One of my college roommates was named Euphemia. The name is Greek in origin, although her family is English and German. We accidentally discovered that there was a saint named Euphemia, when I was trying to pass her off as Catholic in front of the priest who was going to marry me. It was bad enough that I wasn't converting, but having a Protestant matron of honor on top of it all might have pushed him over the edge. When she said her real name, he perked right up and said, "Oh, after St. Euphemia." Why yes, we said, thrilled to learn that she had been named after a martyr who had been burnt at the stake. How lucky we were to have done our due diligence without knowing it.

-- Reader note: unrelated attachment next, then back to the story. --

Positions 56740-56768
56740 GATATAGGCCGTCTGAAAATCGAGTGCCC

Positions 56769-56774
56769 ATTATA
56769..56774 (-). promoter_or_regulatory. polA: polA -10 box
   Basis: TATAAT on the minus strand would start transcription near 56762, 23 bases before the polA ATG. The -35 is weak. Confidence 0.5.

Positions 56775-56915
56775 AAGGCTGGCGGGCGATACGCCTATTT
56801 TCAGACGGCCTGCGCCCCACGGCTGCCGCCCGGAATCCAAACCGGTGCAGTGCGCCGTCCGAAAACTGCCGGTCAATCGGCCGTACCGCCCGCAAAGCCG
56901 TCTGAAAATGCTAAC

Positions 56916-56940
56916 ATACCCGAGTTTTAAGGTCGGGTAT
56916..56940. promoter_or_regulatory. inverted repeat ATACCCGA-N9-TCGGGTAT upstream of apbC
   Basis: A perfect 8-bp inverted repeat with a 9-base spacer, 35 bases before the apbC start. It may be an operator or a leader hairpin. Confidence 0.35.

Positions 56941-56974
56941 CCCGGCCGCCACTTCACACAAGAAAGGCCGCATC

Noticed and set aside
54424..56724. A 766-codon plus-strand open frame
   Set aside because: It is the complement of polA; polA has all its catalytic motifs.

Euphemia had been named after her mother, Euphemia. But neither one of them was called Euphemia. My roomie was Bonnie and her mother was Peggy. I used to say those names were euphemisms for Euphemia.
The name Euphemia was for more formal occasions. Like births, deaths, and marriages. The other names were for casual use.
Then thirty or so years ago along comes a granddaughter who was named [you had to ask?] Euphemia. But we call her something else of course.
Now she is having a little girl of her own. Will she break the chain? Her brother has already had a daughter that he REFUSED to name Euphemia.
One of my brothers is having his third child, a second boy, in December. All the names he liked, which included Aidan and Cian [pronounced Chewbacca because it's Welsh] have been axed by various family members. I can feel his pain.
But as odd as it is, I can only imagine what will happen if the name Euphemia is replaced by something more euphonious when my roomie's latest granddaughter is born.